Three Easy Ways to Cut Your Grocery Bill

grocery bill, save money on groceries, grocery shopping

The average American family spends roughly $150 a week on food—over $6,000 every year. For most of us, groceries eat up a large portion of our monthly budget. If you want to cut back on expenses, food is actually one of the best places to start.

You already know that bringing your lunch with you to work instead of going out, skipping your daily Starbucks, and cutting back on junk will help you save money. If you’ve already done all that, take a look at some additional ways to trim your grocery budget.

Start planning.
Planning will be an essential part of the new, thriftier you. Don’t toss the weekly ads you get in the mail. Go over all of them, find the best deals and sales on the food you want to buy, and make a list. Signing up for the store’s savings cards will also help you get the lowest advertised prices and digital coupons.

To save time and gas as well as money, do your shopping at a store that offers price matching. I’ve found that this is one of the best ways to save money, especially on produce.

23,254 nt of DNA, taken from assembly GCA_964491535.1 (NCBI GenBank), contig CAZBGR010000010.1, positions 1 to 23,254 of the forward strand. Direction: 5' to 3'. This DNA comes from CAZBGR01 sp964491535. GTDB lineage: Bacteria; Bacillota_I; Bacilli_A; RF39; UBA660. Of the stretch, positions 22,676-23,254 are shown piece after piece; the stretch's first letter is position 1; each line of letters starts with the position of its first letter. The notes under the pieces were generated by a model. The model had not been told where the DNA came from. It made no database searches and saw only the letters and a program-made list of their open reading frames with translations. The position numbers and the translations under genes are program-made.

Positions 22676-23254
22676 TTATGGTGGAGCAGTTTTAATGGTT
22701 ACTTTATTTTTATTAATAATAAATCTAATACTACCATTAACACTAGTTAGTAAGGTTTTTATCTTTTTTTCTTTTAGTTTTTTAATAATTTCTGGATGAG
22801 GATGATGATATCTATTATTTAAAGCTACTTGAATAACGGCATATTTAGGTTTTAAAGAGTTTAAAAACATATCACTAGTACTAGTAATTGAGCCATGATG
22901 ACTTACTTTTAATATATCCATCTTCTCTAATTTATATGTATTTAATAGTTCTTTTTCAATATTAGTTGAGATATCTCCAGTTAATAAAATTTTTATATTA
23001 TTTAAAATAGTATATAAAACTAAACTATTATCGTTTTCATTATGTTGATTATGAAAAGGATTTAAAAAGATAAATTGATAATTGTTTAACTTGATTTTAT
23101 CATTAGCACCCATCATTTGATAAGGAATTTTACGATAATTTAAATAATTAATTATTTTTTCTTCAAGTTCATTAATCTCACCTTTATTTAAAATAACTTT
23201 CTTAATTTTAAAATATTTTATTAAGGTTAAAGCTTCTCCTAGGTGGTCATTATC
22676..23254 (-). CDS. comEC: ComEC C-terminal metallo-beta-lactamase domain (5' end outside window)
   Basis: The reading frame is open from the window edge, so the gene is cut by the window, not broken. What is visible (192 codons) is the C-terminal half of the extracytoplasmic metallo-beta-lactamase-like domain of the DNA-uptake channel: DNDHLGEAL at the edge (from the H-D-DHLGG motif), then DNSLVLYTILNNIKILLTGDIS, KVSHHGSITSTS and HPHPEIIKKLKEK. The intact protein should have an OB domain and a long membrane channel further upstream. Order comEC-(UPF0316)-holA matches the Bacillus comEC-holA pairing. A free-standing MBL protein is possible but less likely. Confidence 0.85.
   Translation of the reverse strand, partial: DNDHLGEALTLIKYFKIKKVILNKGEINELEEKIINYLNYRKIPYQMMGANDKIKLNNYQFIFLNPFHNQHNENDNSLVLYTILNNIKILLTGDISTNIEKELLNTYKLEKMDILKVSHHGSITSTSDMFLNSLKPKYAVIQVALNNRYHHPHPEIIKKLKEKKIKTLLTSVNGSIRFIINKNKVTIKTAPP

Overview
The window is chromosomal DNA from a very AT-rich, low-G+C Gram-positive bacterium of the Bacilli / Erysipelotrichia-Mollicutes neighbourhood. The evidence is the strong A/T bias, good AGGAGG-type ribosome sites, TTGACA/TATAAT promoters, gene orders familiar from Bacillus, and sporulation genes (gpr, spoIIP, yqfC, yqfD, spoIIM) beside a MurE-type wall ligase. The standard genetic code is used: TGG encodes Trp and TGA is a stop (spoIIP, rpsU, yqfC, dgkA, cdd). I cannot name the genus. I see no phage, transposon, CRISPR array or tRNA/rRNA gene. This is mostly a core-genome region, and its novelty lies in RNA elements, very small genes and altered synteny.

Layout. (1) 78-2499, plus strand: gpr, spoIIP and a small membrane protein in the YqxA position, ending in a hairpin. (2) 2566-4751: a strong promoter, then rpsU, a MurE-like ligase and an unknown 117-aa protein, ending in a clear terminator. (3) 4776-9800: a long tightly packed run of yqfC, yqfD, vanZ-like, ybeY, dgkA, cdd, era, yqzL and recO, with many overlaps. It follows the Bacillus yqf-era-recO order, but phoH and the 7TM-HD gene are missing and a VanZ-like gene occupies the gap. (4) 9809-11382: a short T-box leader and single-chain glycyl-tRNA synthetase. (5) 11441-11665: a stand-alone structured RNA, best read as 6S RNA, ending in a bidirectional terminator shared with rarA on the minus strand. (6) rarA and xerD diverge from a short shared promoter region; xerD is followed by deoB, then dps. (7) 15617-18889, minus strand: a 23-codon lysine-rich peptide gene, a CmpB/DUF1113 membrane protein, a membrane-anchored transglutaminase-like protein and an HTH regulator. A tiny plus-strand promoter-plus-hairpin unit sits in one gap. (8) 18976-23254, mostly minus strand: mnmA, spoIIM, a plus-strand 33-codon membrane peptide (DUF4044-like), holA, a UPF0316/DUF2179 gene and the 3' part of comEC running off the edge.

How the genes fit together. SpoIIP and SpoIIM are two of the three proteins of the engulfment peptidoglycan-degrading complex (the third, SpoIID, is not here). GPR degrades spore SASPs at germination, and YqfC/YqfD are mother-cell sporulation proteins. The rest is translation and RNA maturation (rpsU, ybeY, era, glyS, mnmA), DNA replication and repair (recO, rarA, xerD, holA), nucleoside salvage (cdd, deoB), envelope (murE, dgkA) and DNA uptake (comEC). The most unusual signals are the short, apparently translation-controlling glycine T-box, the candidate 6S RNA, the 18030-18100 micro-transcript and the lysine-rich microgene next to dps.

Prepare frugal meals.
What do oatmeal with raisins, soup and salad, and spaghetti all have in common? They’re all frugal meals. How about filet mignon, shrimp cocktail, and a rack of lamb? Definitely not frugal meals. You get the idea. Save expensive ingredients and elaborate meals for special occasions or holidays, and opt for simple, less expensive meals for everyday.

Keep in mind that frugal doesn’t have to be unhealthy. In fact, you’ll probably end up spending less money buying healthy foods, since junk food doesn’t fill you up and you end up eating (and consequently buying) more to satisfy yourself.

Use cash.
In my younger years, when I was fairly inexperienced with money and thought budgets were for old people, I remember wondering where all my money was going every month. I pulled up my bank statement online and started adding it all up. My grocery store purchases, stops at 7-Eleven for treats, and quick trips to Wal-Mart for “one thing” were costing far more than I could really afford.

To control my spending, I made a budget and adopted the cash system. Every pay period, I withdrew my allotted amount for food and kept it in my wallet. If I was going to the store, I only took cash. It’s amazing how disciplined this approach forces you to become.

Cutting down on spending at the grocery store doesn’t mean you have to live on Ramen noodles. These are just a few painless ways to save money on food and groceries.

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